Extreme metal band Behemoth have been busy on the road supporting their latest effort, The Satanist, since its release a year ago. Not only was the album an astounding success on many charts and top lists, but it meant something much more to the band. It was the first album since the band’s lead singer and guitarist Adam “Nergal” Darski recovered from leukemia. The band went through a lot in the months leading up to the record, which allowed them to seek solace in writing and their new music. This album, which also proved therapeutic for the group, is a collection of nine phenomenal tracks that showcase the band’s impressive talent.
Behemoth are currently on the road in promotion of The Satanist, participating in a co-headlining tour with their friends in Cannibal Corpse. Being on a tour in the U.S. leaves the band very little time to relax and hang out. They typically spend their time traveling, rehearsing, writing, and taking part in various interviews. These interviews can be for radio stations, television, blogs, websites, newspapers, and magazines. With one after another, in addition to VIP meet and greets and other events that these artists take part in, it is a wonder they have any time to be able to devote to each journalist.
After two missed connections, I was able to get a hold of Nergal and discuss the band’s current state of mind and their time on the road. We talked about the band’s two biographies, including his own autobiography. Topics of conversation include his performance of “Ace Of Spades” at the 70,000 Tons Of Metal festival and what Dimebag Darrell track he passed up for the Motörhead classic. He continued to inform me of the band’s future plans for the current album cycle, and what this tour means for the band’s two-decade-long reign. Check out what Nergal had to say below:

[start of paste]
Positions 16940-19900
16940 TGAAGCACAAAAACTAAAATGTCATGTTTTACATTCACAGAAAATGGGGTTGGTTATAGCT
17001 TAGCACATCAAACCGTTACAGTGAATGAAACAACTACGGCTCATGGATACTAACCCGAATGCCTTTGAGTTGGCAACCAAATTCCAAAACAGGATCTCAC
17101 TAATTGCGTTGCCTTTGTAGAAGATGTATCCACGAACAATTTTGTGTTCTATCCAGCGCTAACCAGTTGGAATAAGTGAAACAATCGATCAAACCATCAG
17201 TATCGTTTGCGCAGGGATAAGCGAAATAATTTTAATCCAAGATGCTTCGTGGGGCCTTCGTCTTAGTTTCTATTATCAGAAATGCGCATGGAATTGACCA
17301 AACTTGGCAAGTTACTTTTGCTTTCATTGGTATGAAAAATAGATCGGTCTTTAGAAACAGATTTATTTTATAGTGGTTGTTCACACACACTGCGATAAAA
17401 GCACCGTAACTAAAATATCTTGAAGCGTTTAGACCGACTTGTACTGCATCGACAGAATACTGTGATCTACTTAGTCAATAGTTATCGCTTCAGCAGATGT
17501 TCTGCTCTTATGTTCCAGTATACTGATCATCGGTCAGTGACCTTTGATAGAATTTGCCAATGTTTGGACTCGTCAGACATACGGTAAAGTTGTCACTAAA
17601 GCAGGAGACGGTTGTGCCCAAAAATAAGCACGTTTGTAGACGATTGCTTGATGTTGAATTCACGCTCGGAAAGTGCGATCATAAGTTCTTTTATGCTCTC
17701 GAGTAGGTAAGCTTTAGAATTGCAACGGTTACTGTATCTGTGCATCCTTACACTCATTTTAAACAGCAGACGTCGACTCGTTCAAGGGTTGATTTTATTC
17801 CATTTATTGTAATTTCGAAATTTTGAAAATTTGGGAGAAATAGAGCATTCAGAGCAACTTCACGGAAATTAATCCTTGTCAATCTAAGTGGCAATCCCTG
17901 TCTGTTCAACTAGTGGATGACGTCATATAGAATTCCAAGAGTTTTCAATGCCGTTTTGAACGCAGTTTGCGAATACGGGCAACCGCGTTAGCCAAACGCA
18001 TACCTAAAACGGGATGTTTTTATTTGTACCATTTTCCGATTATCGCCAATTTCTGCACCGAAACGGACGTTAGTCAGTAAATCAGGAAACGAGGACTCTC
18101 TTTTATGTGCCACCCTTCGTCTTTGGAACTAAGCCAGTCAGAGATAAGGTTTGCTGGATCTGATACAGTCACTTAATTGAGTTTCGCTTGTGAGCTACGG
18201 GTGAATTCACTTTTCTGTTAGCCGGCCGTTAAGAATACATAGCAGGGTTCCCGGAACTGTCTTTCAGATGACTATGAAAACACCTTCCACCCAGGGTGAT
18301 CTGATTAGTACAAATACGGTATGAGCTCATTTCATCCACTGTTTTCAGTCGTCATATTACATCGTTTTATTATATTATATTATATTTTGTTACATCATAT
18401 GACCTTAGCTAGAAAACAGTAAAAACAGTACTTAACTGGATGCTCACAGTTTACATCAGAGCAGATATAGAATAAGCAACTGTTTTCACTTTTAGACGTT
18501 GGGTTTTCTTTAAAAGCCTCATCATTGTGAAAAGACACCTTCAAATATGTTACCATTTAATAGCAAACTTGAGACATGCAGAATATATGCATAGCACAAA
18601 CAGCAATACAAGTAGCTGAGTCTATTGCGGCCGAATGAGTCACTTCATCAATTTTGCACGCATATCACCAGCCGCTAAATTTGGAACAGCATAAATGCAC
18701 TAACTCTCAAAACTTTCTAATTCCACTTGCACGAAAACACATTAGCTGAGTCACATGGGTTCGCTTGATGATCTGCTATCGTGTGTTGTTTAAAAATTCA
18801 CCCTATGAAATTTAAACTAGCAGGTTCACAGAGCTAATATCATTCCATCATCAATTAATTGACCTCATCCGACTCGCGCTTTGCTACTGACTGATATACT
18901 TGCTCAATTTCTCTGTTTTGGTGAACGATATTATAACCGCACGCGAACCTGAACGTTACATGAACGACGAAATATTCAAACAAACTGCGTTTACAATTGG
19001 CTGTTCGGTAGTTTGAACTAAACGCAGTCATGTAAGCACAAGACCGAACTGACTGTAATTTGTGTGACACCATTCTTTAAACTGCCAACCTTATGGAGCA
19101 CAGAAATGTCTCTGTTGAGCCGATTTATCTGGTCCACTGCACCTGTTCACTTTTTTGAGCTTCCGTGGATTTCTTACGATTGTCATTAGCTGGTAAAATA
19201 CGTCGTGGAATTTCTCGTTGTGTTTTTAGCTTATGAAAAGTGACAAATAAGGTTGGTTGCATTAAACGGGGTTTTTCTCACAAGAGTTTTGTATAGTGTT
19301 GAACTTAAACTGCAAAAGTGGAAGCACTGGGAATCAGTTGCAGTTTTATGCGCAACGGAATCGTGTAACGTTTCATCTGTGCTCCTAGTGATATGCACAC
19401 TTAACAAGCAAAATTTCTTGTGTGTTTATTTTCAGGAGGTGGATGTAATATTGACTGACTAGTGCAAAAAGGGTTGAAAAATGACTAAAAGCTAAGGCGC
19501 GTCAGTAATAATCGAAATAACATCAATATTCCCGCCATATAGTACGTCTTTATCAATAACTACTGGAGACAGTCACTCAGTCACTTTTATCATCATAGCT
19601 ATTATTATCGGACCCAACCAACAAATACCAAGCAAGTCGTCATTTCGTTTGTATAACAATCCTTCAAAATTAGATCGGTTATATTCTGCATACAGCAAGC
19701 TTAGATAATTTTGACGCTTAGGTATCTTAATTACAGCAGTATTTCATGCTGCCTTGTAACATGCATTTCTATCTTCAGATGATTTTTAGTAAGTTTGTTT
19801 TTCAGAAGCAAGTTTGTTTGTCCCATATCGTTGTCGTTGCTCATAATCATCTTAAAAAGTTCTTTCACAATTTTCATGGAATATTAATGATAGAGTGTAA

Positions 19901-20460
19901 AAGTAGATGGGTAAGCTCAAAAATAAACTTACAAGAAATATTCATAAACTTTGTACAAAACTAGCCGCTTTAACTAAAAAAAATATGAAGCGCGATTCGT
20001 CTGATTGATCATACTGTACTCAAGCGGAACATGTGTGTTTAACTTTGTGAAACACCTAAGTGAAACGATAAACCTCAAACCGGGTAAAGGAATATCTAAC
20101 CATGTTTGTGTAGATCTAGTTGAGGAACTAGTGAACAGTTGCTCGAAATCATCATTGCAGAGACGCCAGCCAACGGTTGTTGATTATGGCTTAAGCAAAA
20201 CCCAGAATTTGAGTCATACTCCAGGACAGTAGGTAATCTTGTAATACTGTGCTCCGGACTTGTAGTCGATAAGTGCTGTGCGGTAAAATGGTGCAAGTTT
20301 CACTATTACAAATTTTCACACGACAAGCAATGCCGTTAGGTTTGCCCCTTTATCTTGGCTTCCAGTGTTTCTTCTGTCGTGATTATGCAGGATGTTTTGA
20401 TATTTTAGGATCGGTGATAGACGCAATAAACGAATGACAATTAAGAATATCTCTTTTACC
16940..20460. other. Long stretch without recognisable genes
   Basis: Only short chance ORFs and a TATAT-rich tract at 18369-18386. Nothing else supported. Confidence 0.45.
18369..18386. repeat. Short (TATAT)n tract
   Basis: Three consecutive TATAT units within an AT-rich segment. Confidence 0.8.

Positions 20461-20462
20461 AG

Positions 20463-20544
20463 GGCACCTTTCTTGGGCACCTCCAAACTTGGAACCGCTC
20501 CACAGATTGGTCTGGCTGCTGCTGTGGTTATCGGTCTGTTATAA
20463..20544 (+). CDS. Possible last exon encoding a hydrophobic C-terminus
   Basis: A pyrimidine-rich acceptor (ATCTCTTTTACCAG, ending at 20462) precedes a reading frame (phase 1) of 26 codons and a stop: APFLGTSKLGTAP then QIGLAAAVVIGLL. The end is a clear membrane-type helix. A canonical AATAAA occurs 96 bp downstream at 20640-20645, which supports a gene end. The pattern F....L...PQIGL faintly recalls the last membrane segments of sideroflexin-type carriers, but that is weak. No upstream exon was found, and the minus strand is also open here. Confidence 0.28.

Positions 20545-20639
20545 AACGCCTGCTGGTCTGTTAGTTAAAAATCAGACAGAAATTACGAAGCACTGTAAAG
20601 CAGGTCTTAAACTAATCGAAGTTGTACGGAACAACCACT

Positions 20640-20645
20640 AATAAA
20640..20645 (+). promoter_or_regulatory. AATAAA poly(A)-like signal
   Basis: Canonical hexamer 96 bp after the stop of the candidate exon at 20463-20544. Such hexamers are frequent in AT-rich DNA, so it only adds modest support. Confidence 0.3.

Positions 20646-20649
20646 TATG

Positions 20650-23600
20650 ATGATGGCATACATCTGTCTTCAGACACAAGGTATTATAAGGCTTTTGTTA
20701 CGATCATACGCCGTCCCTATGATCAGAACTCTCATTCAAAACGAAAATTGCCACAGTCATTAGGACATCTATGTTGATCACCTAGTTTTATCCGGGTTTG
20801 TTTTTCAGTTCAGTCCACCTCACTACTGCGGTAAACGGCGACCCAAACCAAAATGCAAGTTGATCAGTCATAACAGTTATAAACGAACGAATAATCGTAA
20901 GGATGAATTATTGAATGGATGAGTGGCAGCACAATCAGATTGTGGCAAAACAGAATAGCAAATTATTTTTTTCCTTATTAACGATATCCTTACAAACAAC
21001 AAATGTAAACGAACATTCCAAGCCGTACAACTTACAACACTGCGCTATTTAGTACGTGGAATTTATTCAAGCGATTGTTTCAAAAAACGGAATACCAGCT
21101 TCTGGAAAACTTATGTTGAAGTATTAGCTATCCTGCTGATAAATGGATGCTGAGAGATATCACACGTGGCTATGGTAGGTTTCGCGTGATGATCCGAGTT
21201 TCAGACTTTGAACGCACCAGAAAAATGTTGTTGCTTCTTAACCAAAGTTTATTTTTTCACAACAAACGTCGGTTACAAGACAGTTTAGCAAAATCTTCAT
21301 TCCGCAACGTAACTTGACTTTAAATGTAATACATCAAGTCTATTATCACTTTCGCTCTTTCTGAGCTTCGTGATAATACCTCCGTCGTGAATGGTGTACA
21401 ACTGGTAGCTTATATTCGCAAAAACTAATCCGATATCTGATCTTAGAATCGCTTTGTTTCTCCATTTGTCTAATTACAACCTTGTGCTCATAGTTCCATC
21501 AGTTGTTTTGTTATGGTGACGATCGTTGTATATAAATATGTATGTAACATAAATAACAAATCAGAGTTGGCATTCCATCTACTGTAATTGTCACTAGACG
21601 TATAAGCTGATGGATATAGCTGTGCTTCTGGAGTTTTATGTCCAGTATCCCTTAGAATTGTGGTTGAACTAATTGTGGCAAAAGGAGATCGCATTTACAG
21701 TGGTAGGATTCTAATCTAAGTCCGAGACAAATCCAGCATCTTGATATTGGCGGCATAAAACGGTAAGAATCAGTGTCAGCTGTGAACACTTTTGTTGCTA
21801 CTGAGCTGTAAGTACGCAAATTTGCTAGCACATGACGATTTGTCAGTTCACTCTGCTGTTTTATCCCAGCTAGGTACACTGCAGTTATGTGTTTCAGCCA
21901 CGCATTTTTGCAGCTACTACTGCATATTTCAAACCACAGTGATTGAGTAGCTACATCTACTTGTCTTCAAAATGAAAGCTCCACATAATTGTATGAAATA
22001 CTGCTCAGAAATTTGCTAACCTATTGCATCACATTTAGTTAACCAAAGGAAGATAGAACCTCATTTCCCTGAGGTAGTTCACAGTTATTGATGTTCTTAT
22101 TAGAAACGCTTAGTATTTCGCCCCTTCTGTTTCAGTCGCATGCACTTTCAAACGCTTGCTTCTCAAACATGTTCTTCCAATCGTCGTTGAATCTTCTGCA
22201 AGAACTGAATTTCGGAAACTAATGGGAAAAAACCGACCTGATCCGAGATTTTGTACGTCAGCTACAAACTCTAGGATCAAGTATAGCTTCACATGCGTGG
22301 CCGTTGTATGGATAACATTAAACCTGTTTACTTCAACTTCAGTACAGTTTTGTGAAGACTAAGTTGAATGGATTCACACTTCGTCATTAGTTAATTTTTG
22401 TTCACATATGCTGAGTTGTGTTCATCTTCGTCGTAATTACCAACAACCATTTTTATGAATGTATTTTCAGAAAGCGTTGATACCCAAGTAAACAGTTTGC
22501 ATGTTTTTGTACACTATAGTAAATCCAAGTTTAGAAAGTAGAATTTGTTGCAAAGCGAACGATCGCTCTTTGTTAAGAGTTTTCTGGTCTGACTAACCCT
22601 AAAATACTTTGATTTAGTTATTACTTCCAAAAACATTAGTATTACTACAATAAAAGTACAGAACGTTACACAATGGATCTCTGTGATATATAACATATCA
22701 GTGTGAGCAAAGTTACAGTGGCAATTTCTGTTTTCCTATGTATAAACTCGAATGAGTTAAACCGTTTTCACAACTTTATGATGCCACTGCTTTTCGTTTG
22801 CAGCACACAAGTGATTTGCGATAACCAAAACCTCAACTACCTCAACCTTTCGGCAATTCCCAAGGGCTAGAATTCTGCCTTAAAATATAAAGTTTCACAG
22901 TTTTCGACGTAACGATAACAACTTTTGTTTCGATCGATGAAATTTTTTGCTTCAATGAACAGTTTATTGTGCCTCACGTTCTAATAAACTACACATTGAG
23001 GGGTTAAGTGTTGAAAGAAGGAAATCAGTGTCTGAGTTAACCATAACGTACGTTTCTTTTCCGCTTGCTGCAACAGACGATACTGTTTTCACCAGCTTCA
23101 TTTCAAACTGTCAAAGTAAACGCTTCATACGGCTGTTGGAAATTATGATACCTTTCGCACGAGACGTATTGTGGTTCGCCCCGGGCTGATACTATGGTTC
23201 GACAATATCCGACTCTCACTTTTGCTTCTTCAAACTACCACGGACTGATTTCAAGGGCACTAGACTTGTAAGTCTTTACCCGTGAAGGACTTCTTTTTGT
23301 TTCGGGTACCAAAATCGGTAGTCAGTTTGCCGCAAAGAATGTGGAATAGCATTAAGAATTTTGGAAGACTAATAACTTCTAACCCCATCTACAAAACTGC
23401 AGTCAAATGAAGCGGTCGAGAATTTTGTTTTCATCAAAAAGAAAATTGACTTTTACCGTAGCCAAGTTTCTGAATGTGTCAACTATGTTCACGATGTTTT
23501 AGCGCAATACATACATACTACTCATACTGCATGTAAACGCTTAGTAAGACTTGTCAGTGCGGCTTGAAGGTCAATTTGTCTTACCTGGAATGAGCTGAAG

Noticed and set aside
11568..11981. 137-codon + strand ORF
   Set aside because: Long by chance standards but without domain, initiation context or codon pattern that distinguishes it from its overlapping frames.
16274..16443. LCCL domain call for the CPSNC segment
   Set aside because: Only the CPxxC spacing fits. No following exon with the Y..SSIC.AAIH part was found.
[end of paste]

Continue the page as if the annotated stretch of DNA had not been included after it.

Congrats on the success of The Satanist so far. It’s a tremendous record and has made appearances in many top lists for 2014. With some of the events that you guys went through, it must make the success of this record that much more special.
Definitely! This record was a summary of all of the work that has been invested in this band in our 20-plus-year career. Everything that we could possibly generate we just invested in that record. I mean, we always created music for ourselves in the first place, and this was the most selfish album that we could make. When you play it, you are hearing “us” through the speakers. We wanted to be honest about it. If people loved it or hated, that’s cool. I am so incredibly happy that honesty and truth is selling so well (laughs). It is our most uncompromising LP and it also happens to be our most commercial. It’s an amazing feeling, I love it.
You guys also have a couple books to unleash to the fans. One is the band’s biography, Behemoth: Devil’s Conquistadors, that just came out. Your autobiography, Sacrum Profanum: Confessions Of The Heretic, will be out on March 19.
Yeah. We didn’t plan this tour and the book releases to come out simultaneously. The smartest move, in a business perspective, would be to have a gap between the two book releases. I don’t see that as an issue, because Behemoth fans would love to read a biography on the band. And the die-hard fans would love to read my autobiography as well because they crave wisdom and knowledge about the band. If there were biographies of the other guys, I’m sure they would love to explore those as well.
I had a chance to look through the Behemoth biography and it is a solid read. It has a lot of info and photos that fans will really enjoy. And something that I really enjoyed was that you guys also recently included a part including The Satanist to make it as current as possible?
Yeah, the cool thing about the Behemoth biography is that it is updated. The Polish version is a bit shorter, because it was released pre-Satanist era. We did the record, some touring, and some festivals since. So we decided to write an extra chapter, and it was done about a few months ago. So the material is really fresh.